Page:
Search Results: "Fiona Paul"


BOOK REVIEW

STARLING by Fiona Paul
YOUNG ADULT
Released: March 20, 2014

"Formulaic, anachronistic, undemanding. (Historical mystery. 14 & up)"
Cass and Luca return to Venice to clear their names and put an end to the Order of the Eternal Rose once and for all in this trilogy closer. Read full book review >

BOOK REVIEW

VENOM by Fiona Paul
YOUNG ADULT
Released: Oct. 30, 2012

"Those reading the book for the mystery will have given up long before it grinds to its tepid, 400-plus-page conclusion. (Historical mystery. 14 & up)"
A romantic potboiler set in turn-of-the-17th-century Venice. Read full book review >

BOOK REVIEW

BELLADONNA by Fiona Paul
YOUNG ADULT
Released: July 16, 2013

"A wildly unlikely cliffhanger promises more of the same to come. (Historical mystery. 14 & up)"
The second in the Secrets of the Eternal Rose series finally begins to explore said secrets. Read full book review >

BLOG POST

PAUL AUSTER
by J.W. Bonner

We live our lives mostly in the moment, but also attendant to the question of what if?— what if we had lived in that town rather than the one I know? what if my father (or mother) had died? what if my parents had divorced? what if I had attended school X rather than school Y? what if I ...


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BLOG POST

PAMELA PAUL
by Claiborne Smith

Readers who know Pamela Paul’s books before she became the editor of the New York Times Book Review know that they are serious works of nonfiction: The Starter Marriage and the Future of Matrimony (2002), Pornified: How Pornography Is Damaging Our Lives, Our Relationships, and Our Families (2005), and Parenting, Inc.: How the Billion-Dollar Baby Business Has Changed the Way ...


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BLOG POST

WHERE SHERLOCK HOLMES MEETS FANTASY
by John DeNardo

If Benjamin Franklin were alive today, he'd say that nothing in the world is certain except death, taxes, and Sherlock Holmes stories. Sherlock Holmes, the iconic consulting detective created by Sir Arthur Conan Doyle in 1887, is a perennial mainstay in the literary world. What's not to like? Holmes' methods of investigation and deductions are flawless and the ...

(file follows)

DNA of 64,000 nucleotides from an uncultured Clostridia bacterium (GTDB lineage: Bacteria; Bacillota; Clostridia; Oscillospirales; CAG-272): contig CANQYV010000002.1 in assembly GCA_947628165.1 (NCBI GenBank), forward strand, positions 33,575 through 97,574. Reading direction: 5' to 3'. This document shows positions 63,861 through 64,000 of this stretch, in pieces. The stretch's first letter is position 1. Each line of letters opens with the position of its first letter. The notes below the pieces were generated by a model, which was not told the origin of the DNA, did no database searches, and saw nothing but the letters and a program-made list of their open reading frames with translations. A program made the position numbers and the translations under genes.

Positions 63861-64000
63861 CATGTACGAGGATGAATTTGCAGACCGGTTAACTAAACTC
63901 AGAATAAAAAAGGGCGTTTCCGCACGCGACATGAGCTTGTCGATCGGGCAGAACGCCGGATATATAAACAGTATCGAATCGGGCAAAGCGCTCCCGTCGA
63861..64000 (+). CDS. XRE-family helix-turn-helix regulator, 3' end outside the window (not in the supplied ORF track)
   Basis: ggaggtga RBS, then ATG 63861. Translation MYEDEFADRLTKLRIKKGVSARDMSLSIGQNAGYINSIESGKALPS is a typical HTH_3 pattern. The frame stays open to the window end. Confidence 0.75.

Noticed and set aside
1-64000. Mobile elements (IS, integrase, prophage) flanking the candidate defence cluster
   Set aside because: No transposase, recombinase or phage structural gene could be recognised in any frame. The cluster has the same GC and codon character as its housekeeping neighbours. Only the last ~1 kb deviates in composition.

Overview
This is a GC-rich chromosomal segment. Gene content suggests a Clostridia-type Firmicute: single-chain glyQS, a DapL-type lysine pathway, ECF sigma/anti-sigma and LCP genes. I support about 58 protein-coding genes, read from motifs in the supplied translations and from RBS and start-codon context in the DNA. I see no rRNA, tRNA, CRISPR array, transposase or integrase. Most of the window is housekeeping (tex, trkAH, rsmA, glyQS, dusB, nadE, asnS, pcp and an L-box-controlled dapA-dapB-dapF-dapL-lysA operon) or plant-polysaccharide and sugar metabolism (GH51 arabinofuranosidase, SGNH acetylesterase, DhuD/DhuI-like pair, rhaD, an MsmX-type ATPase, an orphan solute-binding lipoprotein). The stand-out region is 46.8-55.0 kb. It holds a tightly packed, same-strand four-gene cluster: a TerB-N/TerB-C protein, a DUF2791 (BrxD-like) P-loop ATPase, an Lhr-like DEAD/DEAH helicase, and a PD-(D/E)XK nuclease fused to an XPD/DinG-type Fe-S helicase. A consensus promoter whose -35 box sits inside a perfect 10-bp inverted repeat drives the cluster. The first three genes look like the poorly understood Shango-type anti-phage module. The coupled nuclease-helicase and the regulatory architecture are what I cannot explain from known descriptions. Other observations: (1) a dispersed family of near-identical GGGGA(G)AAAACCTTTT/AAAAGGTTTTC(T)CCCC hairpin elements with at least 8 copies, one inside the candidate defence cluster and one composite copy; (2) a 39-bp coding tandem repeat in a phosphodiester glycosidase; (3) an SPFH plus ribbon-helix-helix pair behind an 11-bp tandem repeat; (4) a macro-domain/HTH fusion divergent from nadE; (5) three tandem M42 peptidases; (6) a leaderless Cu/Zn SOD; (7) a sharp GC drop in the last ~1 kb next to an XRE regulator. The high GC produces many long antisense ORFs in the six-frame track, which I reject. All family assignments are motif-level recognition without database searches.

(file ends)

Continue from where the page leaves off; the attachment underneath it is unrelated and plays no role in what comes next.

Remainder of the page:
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BOOK REVIEW

WHAT ANIMALS REALLY LIKE by Fiona Robinson
ANIMALS
Released: Oct. 1, 2011

"Guffaws and surprising twists (plus Timbertooth's exaggerated tantrums) will have youngsters clamoring for a repeat performance. Brava! (Picture book. 4-8)"
World-famous conductor Herbert Timberteeth (an aptly named beaver) is about to debut his new song, "What Animals Like Most." Read full book review >

BOOK REVIEW

LORD OF THE ANIMALS by Fiona French
CHILDREN'S
Released: April 1, 1997

"Arresting. (Picture book/folklore. 5-8)"
French (Little Inchkin, 1994, etc.) has created a visual treat, based on a Miwok myth. Read full book review >

BOOK REVIEW

KING OF ANOTHER COUNTRY by Fiona French
CHILDREN'S
Released: April 1, 1993

"Unusually handsome. (Picture book. 4-8)"
A Greenaway medalist known for her striking graphic effects (Snow White in New York, 1986) adopts an African setting and motifs for her latest fable. Read full book review >

BOOK REVIEW

HIDING HEIDI by Fiona Woodcock
CHILDREN'S
Released: Nov. 1, 2016

"A lovely, inventive take on learning to give and take, for older preschoolers and young grade schoolers. (Picture book. 4-7)"
A little girl has a big talent—blending into the background. Is it fun for all? Read full book review >

BOOK REVIEW

THE NEVER WERES by Fiona Smyth
CHILDREN'S
Released: June 1, 2011

"Despite earnest undertones a richly imagined and capably carried-out thriller. (Graphic science fiction. 11-13)"
Three of Earth's last teenagers discover a long-hidden escape route for humanity in this suspenseful future tale, a solo debut for Smyth. Read full book review >

BOOK REVIEW

BETHLEHEM by Fiona French
CHILDREN'S
Released: Oct. 1, 2001

"This would be a beautiful addition to a holiday collection, and an excellent introduction to the purpose of stained-glass windows. (Picture book. 4-8)"
French (The Glass Garden, not reviewed, etc.), already known for her use of brilliant and bold colors, this time surpasses herself in a wonderful example of the storytelling role of stained-glass windows. Read full book review >